Autumn Sighs: A Bit of Nostalgia from England

Autumn does not really exist in Jamaica, sadly. Yes, the temperatures ease a touch. The sun does not burn so hard. The light is a little softer. And the migrating birds arrive in our garden – bright warblers from Texas. So far, I have seen very few of our regular winter visitors, but hope to see more in the next week or so.

A year ago, I was in England, the country of my birth. At my sister’s home in Sussex, I enjoyed long walks across the fields and down paths lined with the burrows of various furry animals. Here are a few photos to give you a feel of it… Please indulge me if I share a few in the next week or two. I need to get this homesickness out of my system…

Evening time.
Evening time.
Tree embraced by ivy.
Tree embraced by honeysuckle.
A late bloomer.
A late bloomer.
Hydrangeas in the evening light.
Hydrangeas in the evening light.
The day is done.
The day is done.
A magpie. One for sorrow, two for joy, three for a girl...
A magpie. One for sorrow, two for joy, three for a girl…
A stile to climb over.
A stile to climb over.
Blackberries, best picked and put straight in the mouth, with a little warmth from the sun.
Blackberries, best picked and put straight in the mouth, with a little warmth from the sun.
The path often taken.
The path often taken.
Sweet peas.
Sweet peas.
Rose hips.
Rose hips.
The last of the roses.
The last of the roses.
Leftover hay.
Leftover hay.
I cannot remember the name of this plant...
I cannot remember the name of this plant…Ah! A reader has just informed me this is commonly called “plantain” (Plantaginaceae: plantago major and plantago lanceolata). The young leaves can be used as a pot herb and old lore says crushed leaves will stem minor bleeding and stop itching. Thanks for this, Del!
You can hear the church bells across the fields, from the village nearby.
You can hear the church bells across the fields, from the village nearby.
An old barn. That's my brother, who's the best walking companion.
An old barn. That’s my brother, who’s the best walking companion you could ever want.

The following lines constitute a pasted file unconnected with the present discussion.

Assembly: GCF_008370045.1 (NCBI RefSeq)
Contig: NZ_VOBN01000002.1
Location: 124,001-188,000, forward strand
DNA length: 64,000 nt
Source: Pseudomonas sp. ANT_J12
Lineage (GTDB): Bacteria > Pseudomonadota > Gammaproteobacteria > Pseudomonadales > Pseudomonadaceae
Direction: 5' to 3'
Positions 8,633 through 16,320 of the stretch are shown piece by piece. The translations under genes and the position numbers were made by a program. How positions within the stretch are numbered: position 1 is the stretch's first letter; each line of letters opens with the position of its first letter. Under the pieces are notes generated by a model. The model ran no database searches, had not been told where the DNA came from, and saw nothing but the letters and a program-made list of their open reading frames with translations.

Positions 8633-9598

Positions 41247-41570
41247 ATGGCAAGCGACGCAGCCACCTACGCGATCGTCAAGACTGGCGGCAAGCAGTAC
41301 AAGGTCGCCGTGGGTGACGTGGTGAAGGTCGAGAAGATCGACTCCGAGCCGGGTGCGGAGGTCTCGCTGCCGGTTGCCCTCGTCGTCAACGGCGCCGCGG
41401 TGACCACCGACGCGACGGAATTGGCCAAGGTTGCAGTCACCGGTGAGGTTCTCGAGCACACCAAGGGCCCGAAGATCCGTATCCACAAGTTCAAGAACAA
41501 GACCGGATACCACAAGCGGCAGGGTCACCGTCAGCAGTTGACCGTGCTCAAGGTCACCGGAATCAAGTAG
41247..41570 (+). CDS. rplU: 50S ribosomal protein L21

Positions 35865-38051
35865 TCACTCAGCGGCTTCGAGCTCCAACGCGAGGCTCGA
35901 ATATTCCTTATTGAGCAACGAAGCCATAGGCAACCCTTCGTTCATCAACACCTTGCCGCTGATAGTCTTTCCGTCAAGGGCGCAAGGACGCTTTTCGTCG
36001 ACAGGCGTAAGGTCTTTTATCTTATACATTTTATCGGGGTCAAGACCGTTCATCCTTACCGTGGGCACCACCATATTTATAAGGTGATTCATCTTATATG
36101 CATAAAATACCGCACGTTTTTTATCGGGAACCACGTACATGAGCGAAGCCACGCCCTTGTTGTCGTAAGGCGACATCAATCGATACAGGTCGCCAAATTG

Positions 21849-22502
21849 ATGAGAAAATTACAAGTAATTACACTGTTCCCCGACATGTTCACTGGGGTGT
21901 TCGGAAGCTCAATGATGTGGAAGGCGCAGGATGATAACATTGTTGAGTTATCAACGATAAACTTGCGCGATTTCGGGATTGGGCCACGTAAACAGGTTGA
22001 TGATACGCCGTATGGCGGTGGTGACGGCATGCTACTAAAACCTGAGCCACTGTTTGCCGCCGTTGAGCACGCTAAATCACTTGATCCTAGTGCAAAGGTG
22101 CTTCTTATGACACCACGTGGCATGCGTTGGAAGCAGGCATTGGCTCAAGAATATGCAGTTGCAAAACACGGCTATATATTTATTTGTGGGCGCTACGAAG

Looking across the fields.
Looking across the fields.
This woodland, with dying bracken turning golden brown, is filled with bluebells in the spring.
This woodland, with dying bracken turning golden brown, is filled with bluebells in the spring.

13 thoughts on “Autumn Sighs: A Bit of Nostalgia from England

  1. The unamed plant is commonly called “plantain’ here. Plantaginaceae: plantago major & plantago lanceolata. Both are here in NS. Can. Young leaves can be used as a pot herb. Old lore also says the crushed leaves will stem minor bleeding and ease itching.
    Love the rst of the photo, too. Wish you could drive through Cape Breton right now– or northern Michigan. We’re aflame!

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    1. Oh yes – that’s right, I remember – plantain! Which is quite funny because our plantain here in the tropics is of course a large tree with banana-like fruit. Could not be more different. Thanks so much for pointing this out. Your “autumn blaze” sounds wonderful! I miss the seasons…

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      1. Thank you very much! I love the English countryside and enjoy photographing it. Hoping to go back in the spring, when we should have a baby nephew!

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